There is an extremely contagious bug going around southwest Kansas running.

Dan Knight, Holcomb, thought he was immune.

"I hated it at first. I mean, I thought running a quarter of a mile was long distance, but then I got hooked. It's very addicting," Knight said.

Knight, who is the director of the Holcomb Recreation Commission, caught the bug about four years ago and has been running in 5Ks and 10Ks ever since.

"I think one of the neatest things is being around the people, the running community people are just so supportive. You go to a race, and everybody's there with their own goals in mind, but they're also there for each other. And people who finish first will be standing at the line cheering on the ones who come in last," he said. "I think a lot of people, they may be intimidated to go to a run at first, but once they go and they see the atmosphere, it changes their minds about it."

South West Fun Time Runners, SWFTR (pronounced swifter), is an area running organization that encompasses southwest Kansas, the Oklahoma panhandle, and southeast Colorado. The organization's website,, and Facebook page has a calendar of upcoming 5K runs. Knight also has created a Facebook page for area runners called 4F and Running Friends is a Facebook group that was created for women, who encourage and motivate one another to keep moving, whether it's running or walking.

Knight is 61 years old and said there are a number of people his age who just recently have taken up the sport.

"It's really never too late," he said. "We've had several, like myself, who have gotten into it later in life and have amazed themselves at what they are able to do."

Gina Gigot, 50, Holcomb, echoed Knight's sentiment about it never being too late. She began running in 2011, after she quit smoking.

That same year, after training with Knight, she participated in her first 5K, the Holcomb Recreation Commission's Longhorn Stampede. Since then, she has participated in several 5Ks, five half-marathons, and last Sunday, she participated in her first-ever full marathon.

In preparing for the marathon, Gigot, along with fellow runner Tracy Johnson, also of Holcomb, began an 18-week training program in which they gradually added more distance to their runs.

"Thanks to Tracy, we made it in 4:58:10, so our goal was reached for our first marathon," Gigot said. "We had a lot of fun and enjoyed ourselves soaked up each mile."

Running in the Prairie Fire Marathon was also a first for Vince Koons, 46, Meade.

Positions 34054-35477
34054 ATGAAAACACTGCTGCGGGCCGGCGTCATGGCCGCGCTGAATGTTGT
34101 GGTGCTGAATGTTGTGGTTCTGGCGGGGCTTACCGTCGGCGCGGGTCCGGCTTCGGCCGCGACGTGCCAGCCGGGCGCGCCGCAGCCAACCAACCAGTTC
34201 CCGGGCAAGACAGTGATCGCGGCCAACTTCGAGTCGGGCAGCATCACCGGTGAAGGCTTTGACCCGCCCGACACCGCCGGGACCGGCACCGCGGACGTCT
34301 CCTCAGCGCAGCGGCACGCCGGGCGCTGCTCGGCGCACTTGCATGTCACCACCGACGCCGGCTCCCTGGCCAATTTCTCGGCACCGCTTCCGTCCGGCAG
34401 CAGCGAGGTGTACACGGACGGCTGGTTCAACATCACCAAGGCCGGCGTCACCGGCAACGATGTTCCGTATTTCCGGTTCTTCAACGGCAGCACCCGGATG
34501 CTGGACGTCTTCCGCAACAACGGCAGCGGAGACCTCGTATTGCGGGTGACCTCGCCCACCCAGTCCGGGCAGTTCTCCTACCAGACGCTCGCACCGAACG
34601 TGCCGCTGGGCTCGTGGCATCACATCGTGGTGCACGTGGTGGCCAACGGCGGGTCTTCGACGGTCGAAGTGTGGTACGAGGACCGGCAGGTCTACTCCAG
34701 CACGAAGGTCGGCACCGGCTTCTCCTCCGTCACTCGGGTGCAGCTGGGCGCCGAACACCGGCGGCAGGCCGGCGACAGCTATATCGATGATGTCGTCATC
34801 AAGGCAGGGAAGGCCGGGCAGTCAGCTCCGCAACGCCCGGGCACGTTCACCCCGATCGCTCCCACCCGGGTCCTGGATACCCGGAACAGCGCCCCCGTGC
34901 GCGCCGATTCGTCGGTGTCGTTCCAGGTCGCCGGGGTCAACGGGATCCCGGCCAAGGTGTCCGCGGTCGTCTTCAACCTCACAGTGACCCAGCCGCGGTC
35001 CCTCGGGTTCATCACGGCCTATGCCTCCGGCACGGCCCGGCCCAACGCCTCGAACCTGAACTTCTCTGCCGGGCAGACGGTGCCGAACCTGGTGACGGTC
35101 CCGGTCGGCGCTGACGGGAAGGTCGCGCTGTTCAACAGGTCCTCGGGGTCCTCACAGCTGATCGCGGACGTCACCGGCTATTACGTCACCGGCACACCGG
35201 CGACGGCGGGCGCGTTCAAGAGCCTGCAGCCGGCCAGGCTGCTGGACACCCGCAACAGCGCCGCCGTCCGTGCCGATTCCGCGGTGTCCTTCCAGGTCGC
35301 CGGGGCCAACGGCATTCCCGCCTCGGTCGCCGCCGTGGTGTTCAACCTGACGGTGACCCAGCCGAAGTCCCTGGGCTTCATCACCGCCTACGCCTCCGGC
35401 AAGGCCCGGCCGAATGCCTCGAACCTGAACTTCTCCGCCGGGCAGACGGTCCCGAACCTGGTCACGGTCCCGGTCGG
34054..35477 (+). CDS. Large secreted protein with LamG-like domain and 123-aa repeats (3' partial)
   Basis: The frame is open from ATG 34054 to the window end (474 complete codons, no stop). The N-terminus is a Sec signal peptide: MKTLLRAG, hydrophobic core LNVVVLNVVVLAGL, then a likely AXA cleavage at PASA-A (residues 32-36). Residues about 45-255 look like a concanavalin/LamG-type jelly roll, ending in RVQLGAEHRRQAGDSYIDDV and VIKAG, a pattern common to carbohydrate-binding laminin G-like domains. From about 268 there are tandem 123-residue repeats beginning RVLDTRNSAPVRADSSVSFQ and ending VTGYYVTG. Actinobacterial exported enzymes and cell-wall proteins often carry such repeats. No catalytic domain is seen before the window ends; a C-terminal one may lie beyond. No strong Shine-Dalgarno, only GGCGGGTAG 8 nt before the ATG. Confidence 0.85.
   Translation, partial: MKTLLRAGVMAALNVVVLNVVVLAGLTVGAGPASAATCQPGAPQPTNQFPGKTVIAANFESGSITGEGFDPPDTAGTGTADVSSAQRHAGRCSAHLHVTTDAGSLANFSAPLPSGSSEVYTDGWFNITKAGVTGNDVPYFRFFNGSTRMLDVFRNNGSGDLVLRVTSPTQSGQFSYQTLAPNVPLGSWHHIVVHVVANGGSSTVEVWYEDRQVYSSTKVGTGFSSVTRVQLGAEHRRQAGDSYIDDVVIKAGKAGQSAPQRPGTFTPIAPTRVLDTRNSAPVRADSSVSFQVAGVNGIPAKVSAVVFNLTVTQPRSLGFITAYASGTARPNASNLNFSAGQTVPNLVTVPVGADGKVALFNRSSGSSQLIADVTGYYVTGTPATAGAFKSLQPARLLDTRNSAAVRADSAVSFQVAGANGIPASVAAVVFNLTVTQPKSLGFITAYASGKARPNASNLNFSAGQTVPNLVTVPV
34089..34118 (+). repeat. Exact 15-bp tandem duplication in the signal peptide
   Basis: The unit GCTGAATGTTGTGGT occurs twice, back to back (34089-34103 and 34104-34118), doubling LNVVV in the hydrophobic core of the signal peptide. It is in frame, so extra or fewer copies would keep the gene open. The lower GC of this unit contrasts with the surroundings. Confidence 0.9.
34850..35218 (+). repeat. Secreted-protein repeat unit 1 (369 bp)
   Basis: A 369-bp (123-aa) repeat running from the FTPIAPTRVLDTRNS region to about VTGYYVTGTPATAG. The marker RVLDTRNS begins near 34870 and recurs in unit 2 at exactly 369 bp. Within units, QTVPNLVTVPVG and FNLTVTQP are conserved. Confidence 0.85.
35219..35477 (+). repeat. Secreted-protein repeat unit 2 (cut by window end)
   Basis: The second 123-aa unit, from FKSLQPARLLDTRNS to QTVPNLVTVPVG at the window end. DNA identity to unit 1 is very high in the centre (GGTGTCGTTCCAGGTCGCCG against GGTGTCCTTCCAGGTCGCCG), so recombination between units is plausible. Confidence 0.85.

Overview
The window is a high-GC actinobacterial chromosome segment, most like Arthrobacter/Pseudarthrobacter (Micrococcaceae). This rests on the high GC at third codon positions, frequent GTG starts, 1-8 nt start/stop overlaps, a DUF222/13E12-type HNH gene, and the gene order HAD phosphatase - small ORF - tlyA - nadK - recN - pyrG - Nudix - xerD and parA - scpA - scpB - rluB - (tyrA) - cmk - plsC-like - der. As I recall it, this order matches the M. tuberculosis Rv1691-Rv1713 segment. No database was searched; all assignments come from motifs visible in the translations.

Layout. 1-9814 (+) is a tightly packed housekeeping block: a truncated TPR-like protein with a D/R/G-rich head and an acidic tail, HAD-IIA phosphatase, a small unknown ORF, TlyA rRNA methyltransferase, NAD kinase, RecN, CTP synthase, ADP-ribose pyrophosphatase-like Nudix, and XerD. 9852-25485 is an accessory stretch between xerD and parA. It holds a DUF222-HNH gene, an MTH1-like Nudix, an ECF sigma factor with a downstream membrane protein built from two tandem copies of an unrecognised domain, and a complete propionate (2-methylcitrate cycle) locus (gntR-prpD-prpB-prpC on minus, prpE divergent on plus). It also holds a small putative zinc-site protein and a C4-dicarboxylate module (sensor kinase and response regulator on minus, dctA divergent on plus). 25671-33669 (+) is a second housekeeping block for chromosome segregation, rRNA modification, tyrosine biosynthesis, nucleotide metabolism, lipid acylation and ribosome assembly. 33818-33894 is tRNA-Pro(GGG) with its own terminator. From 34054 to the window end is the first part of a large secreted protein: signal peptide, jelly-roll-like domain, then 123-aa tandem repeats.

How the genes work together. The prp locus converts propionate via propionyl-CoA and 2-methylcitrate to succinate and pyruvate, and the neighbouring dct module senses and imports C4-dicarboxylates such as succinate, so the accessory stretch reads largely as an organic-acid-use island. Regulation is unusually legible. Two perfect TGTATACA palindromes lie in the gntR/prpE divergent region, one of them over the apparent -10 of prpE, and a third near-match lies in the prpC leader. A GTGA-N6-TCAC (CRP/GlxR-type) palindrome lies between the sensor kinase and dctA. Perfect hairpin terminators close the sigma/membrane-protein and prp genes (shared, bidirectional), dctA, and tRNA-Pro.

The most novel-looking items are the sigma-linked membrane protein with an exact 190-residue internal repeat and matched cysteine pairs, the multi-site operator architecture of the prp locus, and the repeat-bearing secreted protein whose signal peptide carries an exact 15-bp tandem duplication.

"Having never run one before, I was excited, No. 1 to finish, and No. 2 to run as well I did. My time was a pinch over four minutes 4:01:20," Koons said."

Koons ran on his cross country team in high school, but didn't start running again until about four years ago. He and his daughter, Amber Koons, 18, run for Team Beef, a collection of runners across the state that enjoy the physical fitness aspect of running and who also enjoy promoting beef.

Koons' oldest son, Ryan Koons, 15, also runs on the cross country team and participates in fun runs with his dad. His youngest son, 7-year-old Walker, also participated in the kids' version of the marathon, proving that it's also never too early to begin running.

"They kept a log of 25 miles over 25 days, and then, as a group, there were 50 to 55 kids who ran their final 1.1 mile in Wichita, so it culminated as 26.2 miles," Koons said. "He was really excited, even just training for it."

Christopher Nemecheck, 13, Holcomb, has been running in 5Ks since he was 10, about the same time his sister, 16-year-old Courtney Nemecheck, signed up for her first 5K.

"When they started running their first 5K, I just wanted to go run with them. I guess that just kind of started it," Christopher said. "I just like getting out there and going."

Christopher regularly trains with Brian Watkins, who is a personal trainer at the Holcomb Recreation Commission and Deerfield High School's cross country coach. Watkins said that much of being successful at running has to do more with strength than form.

"A lot of people think that running is all about form, but once you get into it and research it, form has little to do with performance. Strengthening the right areas is a lot more important than worrying about looking like a gazelle," he said, and then laughed.

Courtney is also a member of the Holcomb High School cross country team.

"It's the only thing that I'm good at," she said, laughing. "I guess you could say I love it."

She said running helps her self-confidence and that it is a great stress reliever.

"You can just go out there and forget about everything. Everything else fades away," she said.

Jordan Jarnagin, 15, is also on the HHS cross country team and said that she enjoys being around other runners.

"We're all like a family. It's always a positive atmosphere. It's a lot of fun," she said, adding that she also likes the mental aspect of it. "It's a very mental sport, and I like that a lot. It helps you not just in running but in other life stuff."

For both the Nemechek and Jarnagin families, running is a family affair. Chris and Courtney's dad, Curt Nemechek, is a runner, and the three sometimes run together, Courtney said. Jarnagin's older brother, JaCee Jarnagin, runs for the University of Miami's cross country team.